This site contains affiliate links that may help pay for our daily Ramyeon. Please read our Privacy Policy for more information.


Business proposal Propuesta Laboral
1. Korean Dramas

“Business Proposal” New Korean Drama (First Look)

The focus of this week’s first look is the newly released Korean drama “Business Proposal” (사내맞선). This little gem is based on the web novel “Sanae Matsun” by Hae Hwa. The novel was originally published from August 2017 to November 2018. I am not familiar with the author but after watching this drama I may just have to do some digging to see if she has done other works that might be worth devouring. 

“Business Proposal”

Kang Tae-Moo (Ahn Hyo-Seop) has just returned from abroad to take over his family’s corporation and allow his elderly grandfather to retire. Tae-Moo is goal driven, assertive, and views anything not work related as a waste of his time.

Despite certain people’s opinion to the contrary, he is not coldhearted or that difficult to approach. Constantly on the lookout for ideas that could further improve the company, Tae-Moo is quick to acknowledge anyone presenting a good business proposal. 

Cha Sung-Hun (Kim Min-Kyu) is Tae-Moo’s longtime assistant and confidant. The two share a bond that goes beyond boss/employee and specially outside of the office seem more like friends.

Much to both their dismay, Tae-Moo’s grandfather is determined to get his grandson married soon. He has personally put together a list of candidates, demanding his grandson go on blind dates until he finds someone that suits him.

*******

Shin Ha-Ri (Kim Se-Jeong) works for a successful food company, where she is respected and beloved by her superiors and co-workers. After work she helps out her parents at their restaurant that they run as a family. Money is and has always been tight in her family, but Ha-Ri has never let this fact get her down.

Jin Young-Seo (Seol In-Ah) is Ha-Ri’s long-time best friend, but their relationship is more one of close sisters. Young-Seo is the heiress to a wealthy conglomerate and enjoys the privilege this ensures, but has never let it go to her head. A down to earth and kind character, she is also a hopeless romantic who dreams of marrying for love.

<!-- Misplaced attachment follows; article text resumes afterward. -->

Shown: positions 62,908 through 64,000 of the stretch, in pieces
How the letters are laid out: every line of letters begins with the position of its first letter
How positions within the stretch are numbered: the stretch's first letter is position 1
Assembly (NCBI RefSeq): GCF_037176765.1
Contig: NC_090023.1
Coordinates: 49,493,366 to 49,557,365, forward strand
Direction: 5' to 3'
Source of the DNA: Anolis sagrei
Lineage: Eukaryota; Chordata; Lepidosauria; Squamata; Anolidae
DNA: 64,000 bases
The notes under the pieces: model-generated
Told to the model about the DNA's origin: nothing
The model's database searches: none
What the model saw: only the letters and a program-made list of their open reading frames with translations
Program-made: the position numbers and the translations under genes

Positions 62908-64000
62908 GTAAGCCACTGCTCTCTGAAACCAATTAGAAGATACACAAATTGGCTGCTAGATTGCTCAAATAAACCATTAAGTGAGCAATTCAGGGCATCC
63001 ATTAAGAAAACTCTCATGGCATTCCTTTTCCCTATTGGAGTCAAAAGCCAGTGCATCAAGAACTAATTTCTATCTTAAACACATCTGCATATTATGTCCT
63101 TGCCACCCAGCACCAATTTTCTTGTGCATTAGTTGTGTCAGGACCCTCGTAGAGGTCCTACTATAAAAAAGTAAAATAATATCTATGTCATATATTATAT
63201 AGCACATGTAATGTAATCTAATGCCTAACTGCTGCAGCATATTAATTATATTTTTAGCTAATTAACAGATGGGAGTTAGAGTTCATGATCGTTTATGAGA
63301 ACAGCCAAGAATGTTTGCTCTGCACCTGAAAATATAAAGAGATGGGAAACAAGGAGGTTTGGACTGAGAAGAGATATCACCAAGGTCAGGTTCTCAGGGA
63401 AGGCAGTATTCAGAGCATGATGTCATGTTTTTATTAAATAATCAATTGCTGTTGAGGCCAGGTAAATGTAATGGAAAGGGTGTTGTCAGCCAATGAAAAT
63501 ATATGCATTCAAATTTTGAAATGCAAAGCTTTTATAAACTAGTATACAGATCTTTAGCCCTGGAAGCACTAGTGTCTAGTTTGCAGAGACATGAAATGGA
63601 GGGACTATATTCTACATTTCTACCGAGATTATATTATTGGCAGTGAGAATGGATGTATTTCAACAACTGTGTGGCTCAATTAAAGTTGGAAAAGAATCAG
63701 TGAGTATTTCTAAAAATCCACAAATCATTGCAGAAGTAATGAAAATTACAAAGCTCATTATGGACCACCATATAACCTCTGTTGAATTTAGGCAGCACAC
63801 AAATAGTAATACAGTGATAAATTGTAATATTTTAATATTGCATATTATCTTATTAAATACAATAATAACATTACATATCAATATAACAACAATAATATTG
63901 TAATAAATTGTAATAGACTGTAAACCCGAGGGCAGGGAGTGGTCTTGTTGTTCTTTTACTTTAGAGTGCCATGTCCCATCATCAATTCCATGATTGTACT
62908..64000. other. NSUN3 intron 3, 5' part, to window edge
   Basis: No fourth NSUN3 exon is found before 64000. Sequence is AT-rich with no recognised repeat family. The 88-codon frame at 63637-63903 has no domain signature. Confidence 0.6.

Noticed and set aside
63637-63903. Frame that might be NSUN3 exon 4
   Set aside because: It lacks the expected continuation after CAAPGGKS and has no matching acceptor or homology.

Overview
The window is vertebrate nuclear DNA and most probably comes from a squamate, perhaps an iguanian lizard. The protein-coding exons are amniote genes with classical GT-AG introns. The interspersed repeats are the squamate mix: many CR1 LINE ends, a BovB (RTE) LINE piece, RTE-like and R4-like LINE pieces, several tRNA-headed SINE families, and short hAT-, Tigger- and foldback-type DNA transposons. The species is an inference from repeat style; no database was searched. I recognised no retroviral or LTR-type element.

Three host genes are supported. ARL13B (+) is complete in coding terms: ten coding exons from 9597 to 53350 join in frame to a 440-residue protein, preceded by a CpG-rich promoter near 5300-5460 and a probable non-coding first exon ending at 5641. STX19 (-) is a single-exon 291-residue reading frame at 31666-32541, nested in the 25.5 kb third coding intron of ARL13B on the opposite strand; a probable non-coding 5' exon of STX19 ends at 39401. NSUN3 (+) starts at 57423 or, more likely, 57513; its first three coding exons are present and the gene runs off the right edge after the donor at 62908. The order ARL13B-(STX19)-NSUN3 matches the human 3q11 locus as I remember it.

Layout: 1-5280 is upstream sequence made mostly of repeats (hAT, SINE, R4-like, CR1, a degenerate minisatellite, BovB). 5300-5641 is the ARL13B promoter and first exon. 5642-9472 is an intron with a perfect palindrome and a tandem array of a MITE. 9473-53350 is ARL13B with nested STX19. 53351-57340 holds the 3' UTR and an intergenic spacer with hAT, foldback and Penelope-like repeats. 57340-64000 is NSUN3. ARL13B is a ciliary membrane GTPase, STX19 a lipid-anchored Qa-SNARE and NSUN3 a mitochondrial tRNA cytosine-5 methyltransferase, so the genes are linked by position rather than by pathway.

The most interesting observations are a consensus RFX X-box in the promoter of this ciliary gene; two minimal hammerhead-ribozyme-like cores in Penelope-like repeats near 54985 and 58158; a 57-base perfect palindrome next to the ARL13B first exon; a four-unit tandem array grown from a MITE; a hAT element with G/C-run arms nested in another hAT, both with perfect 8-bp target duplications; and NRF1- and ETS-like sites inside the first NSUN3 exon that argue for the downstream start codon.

When Young-Seo’s family leave her no choice but to attend a blind date, she goes to Ha-Ri for help. Not for the first time they agree that Ha-Ri will assume Young-Seo’s identity and go to the date on her friends behalf. Their plan is to scare off for good whichever young man Young-Seo is to meet with.

To Ha-Ri’s utter shock the young man turns out to be her company’s new boss Kang Tae-Moo. To make things worse, regardless of her wildly bizarre behavior during the blind date, Tae-Moo is not put off. Instead, quite to the contrary, he declares wanting to marry her. 

Author’s Note

Ok…it’s going to be difficult for me to not just endlessly gush about this drama. And I’ve only seeing two episodes of it so far. However, I shall try to contain my inner fan-girl enough to form at least some coherent thoughts on “Business Proposal”.

First off, I L.O.V.E. the fact that they added a manga feel to the overall work of the drama. Aptly so, since it is based on a web novel.  We’re talking drawn manga blurbs merging into live action scenes, over the top reactions by the characters, and fireworks going off in the background. 

******

There is nothing new about the plot of this story: rich handsome man meets poor nice girl down on her luck and proposes they fake date in exchange for money. I don’t know about you, but cliché tropes like these is just another reason I love K-drama romantic comedies. In the end, it all comes down to the acting and execution of the people involved. It must be said that both the cast and director did their part to accomplish this.

Furthermore, the friendship between both the male leads and female leads have me enchanted. They just seem so real and non-toxic, a relationship based on similarity of character instead of social status. I’m also strongly sensing that we will not have a love triangle/rectangle/hexagon (?), which is a K-drama trope I can do without. 

Let’s finish this by celebrating that the male lead is actually a decent person with commendable character traits. Often times we have to look hard and find redeemable qualities in our leading K-drama man. At the moment, Kang Tae-Moo is making a spot for himself in my top 10. I hope he gets to stay there as the drama progresses. 

Until we drama again.

Cee.

Share your thoughts